( Backup

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 5.7.1 Database Backups
 Because MySQL tables are stored as files, it is easy to do a backup. To
 get a consistent backup, do a `LOCK TABLES' on the relevant tables,
 followed by `FLUSH TABLES' for the tables.  See  `LOCK TABLES'
 LOCK TABLES. and  `FLUSH' FLUSH.  You need only a read lock; this
 allows other clients to continue to query the tables while you are
 making a copy of the files in the database directory.  The `FLUSH
 TABLES' statement is needed to ensure that the all active index pages
 are written to disk before you start the backup.
 If you want to make an SQL-level backup of a table, you can use `SELECT
 the output file cannot previously exist.  For `BACKUP TABLE', the same
 is true as of MySQL 3.23.56 and 4.0.12, because this would be a
 security risk.  See  `SELECT' SELECT. and  `BACKUP TABLE'
 Another way to back up a database is to use the `mysqldump' program or
 the `mysqlhotcopy script'.  See  `mysqldump' mysqldump. and 
 `mysqlhotcopy' mysqlhotcopy.
   1. Do a full backup of your database:
           shell> mysqldump --tab=/PATH/TO/SOME/DIR --opt DB_NAME
           shell> mysqlhotcopy DB_NAME /PATH/TO/SOME/DIR
      You can also simply copy all table files (`*.frm', `*.MYD', and
      `*.MYI' files) as long as the server isn't updating anything.  The
      `mysqlhotcopy' script uses this method.  (But note that these
      methods will not work if your database contains `InnoDB' tables.
      `InnoDB' does not store table contents in database directories,
      and `mysqlhotcopy' works only for `MyISAM' and `ISAM' tables.)
   2. Stop `mysqld' if it's running, then start it with the
      `--log-bin[=file_name]' option.   Binary log. The binary
      log files provide you with the information you need to replicate
      changes to the database that are made subsequent to the point at
      which you executed `mysqldump'.
 For `InnoDB' tables, it's possible to perform an online backup that
 takes no locks on tables; see  `mysqldump' mysqldump.
 MySQL supports incremental backups: You need to start the server with
 the `--log-bin' option to enable binary logging; see  Binary log.
 At the moment you want to make an incremental backup (containing all
 changes that happened since the last full or incremental backup), you
 should rotate the binary log by using `FLUSH LOGS'. This done, you need
 to copy to the backup location all binary logs which range from the one
 of the moment of the last full or incremental backup to the last but
 one. These binary logs are the incremental backup; at restore time, you
 apply them as explained further below. The next time you do a full
 backup, you should also rotate the binary log using `FLUSH LOGS',
 `mysqldump --flush-logs', or `mysqlhotcopy --flushlogs'. See 
 `mysqldump' mysqldump. and  `mysqlhotcopy' mysqlhotcopy.
 If your MySQL server is a slave replication server, then regardless of
 the backup method you choose, you should also back up the `'
 and `' files when you back up your slave's data. These
 files are always needed to resume replication after you restore the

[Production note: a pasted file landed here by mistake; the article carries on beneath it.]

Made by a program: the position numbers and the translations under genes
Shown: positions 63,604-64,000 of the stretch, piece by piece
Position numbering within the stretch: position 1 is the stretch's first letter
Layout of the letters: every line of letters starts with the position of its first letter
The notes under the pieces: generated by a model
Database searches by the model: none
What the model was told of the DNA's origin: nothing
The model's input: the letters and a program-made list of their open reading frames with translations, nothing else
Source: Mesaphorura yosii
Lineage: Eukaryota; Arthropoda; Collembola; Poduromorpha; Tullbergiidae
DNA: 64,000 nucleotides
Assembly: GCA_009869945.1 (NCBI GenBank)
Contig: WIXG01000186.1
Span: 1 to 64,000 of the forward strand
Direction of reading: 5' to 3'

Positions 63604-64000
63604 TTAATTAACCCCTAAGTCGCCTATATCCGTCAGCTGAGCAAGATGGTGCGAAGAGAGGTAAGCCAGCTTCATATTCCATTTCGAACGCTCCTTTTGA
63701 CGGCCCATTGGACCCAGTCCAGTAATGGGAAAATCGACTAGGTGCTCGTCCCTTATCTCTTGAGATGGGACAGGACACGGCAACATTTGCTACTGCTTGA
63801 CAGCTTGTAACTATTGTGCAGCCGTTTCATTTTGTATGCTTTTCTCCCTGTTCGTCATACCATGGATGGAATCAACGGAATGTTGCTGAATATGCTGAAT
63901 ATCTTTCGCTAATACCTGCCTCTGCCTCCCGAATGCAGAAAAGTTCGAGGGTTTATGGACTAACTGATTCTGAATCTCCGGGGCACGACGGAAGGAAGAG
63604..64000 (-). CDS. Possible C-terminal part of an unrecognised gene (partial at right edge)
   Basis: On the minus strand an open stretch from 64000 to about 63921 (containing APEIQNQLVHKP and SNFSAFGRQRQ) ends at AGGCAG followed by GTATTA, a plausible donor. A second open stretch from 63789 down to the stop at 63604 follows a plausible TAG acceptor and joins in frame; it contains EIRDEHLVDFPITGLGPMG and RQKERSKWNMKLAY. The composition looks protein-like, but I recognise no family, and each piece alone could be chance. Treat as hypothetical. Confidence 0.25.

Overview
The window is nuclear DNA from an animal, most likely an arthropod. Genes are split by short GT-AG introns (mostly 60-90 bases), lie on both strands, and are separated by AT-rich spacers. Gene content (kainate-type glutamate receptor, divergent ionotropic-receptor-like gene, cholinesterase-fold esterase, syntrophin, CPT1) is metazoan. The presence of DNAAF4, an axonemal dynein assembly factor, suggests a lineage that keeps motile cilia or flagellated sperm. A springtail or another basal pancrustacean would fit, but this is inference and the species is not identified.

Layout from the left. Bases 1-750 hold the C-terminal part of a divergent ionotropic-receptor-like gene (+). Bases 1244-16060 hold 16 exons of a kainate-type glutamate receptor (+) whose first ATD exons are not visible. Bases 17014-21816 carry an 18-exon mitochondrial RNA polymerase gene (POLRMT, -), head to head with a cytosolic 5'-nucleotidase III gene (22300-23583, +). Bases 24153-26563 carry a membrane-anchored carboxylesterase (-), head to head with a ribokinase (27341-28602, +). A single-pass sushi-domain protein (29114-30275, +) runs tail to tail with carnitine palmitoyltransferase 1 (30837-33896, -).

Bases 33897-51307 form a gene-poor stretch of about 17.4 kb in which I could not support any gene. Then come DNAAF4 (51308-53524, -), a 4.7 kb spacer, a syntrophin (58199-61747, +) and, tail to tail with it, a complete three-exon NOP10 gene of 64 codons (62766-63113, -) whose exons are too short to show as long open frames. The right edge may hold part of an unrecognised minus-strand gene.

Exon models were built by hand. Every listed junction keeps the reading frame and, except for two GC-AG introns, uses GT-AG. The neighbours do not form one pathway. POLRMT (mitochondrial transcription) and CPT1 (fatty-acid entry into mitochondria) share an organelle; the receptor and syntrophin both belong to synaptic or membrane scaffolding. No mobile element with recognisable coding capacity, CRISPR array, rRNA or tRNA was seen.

slave's data. If your slave is subject to replicating `LOAD DATA
 INFILE' commands, you should also back up any `SQL_LOAD-*' files that
 may exist in the directory specified by the `--slave-load-tmpdir'
 option. (This location defaults to the value of the `tmpdir' variable
 if not specified.) The slave needs these files to resume replication of
 any interrupted `LOAD DATA INFILE' operations.
 If you have to restore `MyISAM' tables, try to recover them using
 `REPAIR TABLE' or `myisamchk -r' first.  That should work in 99.9% of
 all cases.  If `myisamchk' fails, try the following procedure.  Note
 that it will work only if you have enabled binary logging by starting
 MySQL with the `--log-bin' option; see  Binary log.
   1. Restore the original `mysqldump' backup, or binary backup.
   2. Execute the following command to re-run the updates in the binary
           shell> mysqlbinlog hostname-bin.[0-9]* | mysql
      In your case, you may want to re-run only certain binary logs, from
      certain positions (usually you want to re-run all binary logs from
      the date of the restored backup, excepting possibly some incorrect
      queries).  See  `mysqlbinlog' mysqlbinlog. for more
      information on the `mysqlbinlog' utility and how to use it.
      If you are using the update logs instead (which is a deprecated
      feature removed in MySQL 5.0), you can process their contents like
           shell> ls -1 -t -r hostname.[0-9]* | xargs cat | mysql
      `ls' is used to sort the update log filenames into the right order.
 You can also do selective backups of individual files:
    * To dump the table, use `SELECT * INTO OUTFILE 'FILE_NAME' FROM
    * To reload the table, use and restore with `LOAD DATA INFILE
      'file_name' REPLACE ...' To avoid duplicate records, the table
      must have a `PRIMARY KEY' or a `UNIQUE' index. The `REPLACE'
      keyword causes old records to be replaced with new ones when a new
      record duplicates an old record on a unique key value.
 If you have performance problems with your server while making backups,
 one strategy that can help is to set up replication and perform backups
 on the slave rather than on the master.   Replication Intro.
 If you are using a Veritas filesystem, you can make a backup like this:
   1. From a client program, execute `FLUSH TABLES WITH READ LOCK'.
   2. From another shell, execute `mount vxfs snapshot'.
   3. From the first client, execute `UNLOCK TABLES'.
   4. Copy files from the snapshot.
   5. Unmount the snapshot.
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